TSU soil scientists have discovered signs of ancient agriculture near Tomsk. The finds - a primitive plow layer filled with coal - were made near the Shaitan archaeological microdistrict in the south of the Tomsk Region. Radiocarbon analysis showed that farming was attempted over 3,000 years ago, as early as the 6th–7th centuries A.D. Soil scientists intend to test this hypothesis with TSU archaeologists.
- An unusual find was made by chance. We arrived at the Shaitan natural boundary at the invitation of our fellow archaeologists. Several years ago, excavations of burial grounds from the Middle Ages were carried out in this area, and burials with artifacts were found, - says Sergey Loiko, a researcher at the laboratory Bio-Geo-Clim. - It should be noted that there is little data in the literature on agriculture among the population of Tomsk Priobye before the arrival of Russians. These are mainly finds of labor tools in burial grounds. Now, traces of farming were found directly in the soils, in the form of a surface humus layer with traces of plowing and a large amount of charcoal - this is very similar to the ancient arable land that emerged as a result of the use of slash-and-burn farming technology.
This technology consists of burning grass and cutting down trees and shrubs in the forest zone, freeing up the area for bedding cultivated plants. Ash from burned wood served as a good fertilizer. The farmers cultivated the soil with primitive tilling tools (plows and scratch plows), during which the coals were plowed under. They sowed grain crops (millet, oats, and barley) and received a high yield of up to 20 grains per 1 sown, but not for long - after a few years, after depleting the soil, they moved to a new place. Plowed coals are the memory of the fact that this soil has passed through a slash-and-burn agriculture system. Their radiocarbon dating helps us to determine the approximate time of plowing.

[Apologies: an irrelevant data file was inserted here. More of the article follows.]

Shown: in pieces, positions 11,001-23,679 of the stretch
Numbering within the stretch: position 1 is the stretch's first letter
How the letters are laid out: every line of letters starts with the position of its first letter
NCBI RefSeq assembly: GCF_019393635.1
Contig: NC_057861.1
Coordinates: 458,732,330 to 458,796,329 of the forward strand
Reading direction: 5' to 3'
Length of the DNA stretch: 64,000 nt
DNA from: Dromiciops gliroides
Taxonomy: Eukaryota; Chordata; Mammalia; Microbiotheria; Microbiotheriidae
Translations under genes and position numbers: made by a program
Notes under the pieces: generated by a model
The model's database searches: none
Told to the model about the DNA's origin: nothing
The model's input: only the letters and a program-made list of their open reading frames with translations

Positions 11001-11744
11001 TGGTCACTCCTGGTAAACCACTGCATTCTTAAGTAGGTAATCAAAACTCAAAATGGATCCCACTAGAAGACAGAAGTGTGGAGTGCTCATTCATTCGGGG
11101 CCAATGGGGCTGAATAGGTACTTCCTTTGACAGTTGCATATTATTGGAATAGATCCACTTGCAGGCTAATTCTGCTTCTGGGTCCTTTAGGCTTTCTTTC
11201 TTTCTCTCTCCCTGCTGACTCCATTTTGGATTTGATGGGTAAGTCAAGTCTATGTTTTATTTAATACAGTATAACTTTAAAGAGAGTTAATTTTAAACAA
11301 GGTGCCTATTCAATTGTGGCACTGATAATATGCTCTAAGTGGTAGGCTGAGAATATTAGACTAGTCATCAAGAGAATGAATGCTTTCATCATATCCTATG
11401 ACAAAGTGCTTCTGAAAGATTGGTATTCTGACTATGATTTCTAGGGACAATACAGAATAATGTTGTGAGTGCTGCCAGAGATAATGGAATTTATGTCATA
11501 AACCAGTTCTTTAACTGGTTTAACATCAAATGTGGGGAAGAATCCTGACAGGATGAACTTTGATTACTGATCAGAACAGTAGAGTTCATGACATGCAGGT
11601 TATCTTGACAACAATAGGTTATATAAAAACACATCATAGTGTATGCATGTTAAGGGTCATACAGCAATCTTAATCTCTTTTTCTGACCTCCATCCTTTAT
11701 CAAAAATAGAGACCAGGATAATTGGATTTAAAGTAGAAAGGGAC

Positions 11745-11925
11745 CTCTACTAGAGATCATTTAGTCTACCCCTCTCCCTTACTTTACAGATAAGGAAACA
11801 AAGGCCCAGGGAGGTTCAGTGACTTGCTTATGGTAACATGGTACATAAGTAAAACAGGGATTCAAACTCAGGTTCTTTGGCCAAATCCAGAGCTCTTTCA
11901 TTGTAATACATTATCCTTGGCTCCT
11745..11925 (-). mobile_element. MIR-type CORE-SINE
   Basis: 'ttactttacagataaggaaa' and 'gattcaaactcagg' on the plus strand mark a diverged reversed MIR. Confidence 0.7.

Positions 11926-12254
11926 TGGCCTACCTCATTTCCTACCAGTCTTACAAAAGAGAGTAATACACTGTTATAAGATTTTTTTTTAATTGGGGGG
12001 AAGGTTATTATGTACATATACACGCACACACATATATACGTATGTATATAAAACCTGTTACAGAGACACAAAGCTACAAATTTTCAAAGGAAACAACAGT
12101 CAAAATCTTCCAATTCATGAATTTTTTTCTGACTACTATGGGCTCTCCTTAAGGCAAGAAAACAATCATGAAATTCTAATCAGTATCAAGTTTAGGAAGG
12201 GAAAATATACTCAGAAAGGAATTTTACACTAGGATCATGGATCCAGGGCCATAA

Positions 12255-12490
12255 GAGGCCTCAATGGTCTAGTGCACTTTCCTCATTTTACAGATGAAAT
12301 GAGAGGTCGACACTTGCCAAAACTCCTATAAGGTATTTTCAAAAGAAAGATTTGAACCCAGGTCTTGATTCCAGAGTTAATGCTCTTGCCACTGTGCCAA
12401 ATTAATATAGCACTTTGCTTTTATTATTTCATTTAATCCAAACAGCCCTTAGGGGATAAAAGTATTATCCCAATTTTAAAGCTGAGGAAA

- The Shaitan natural boundary is a large complex of diverse archeological monuments — settlements, fortified settlements, and burial mounds,- explains Evgeny Barsukov of the Faculty of Historical and Political Sciences. - Monuments are dated in the 10th–17th century. Findings that were made there indicate that the residents of these settlements succeeded in processing the iron ore that was mined in the same area. However, there are no tools among the artifacts that would indicate agriculture. The hypothesis of our colleagues is still a hypothesis, but we have long been wanting to work with soil scientists. This summer we will have such an opportunity, and it is possible that we will receive new interesting data.
As the researchers note, because the coals are older than the natural boundary, most likely they belong to some other epoch. Some earlier cultures could have formed them.
Scientists will be able to find out these details soon. Soil scientists and archaeologists plan to conduct a study in the summer of 2019 of soil horizons in two places - in the area of the Shaitanka River, which gave its name to the complex of monuments, and not far from the village of Samus. The joint expedition will help to confirm or deny the hypothesis about the ancient farmers.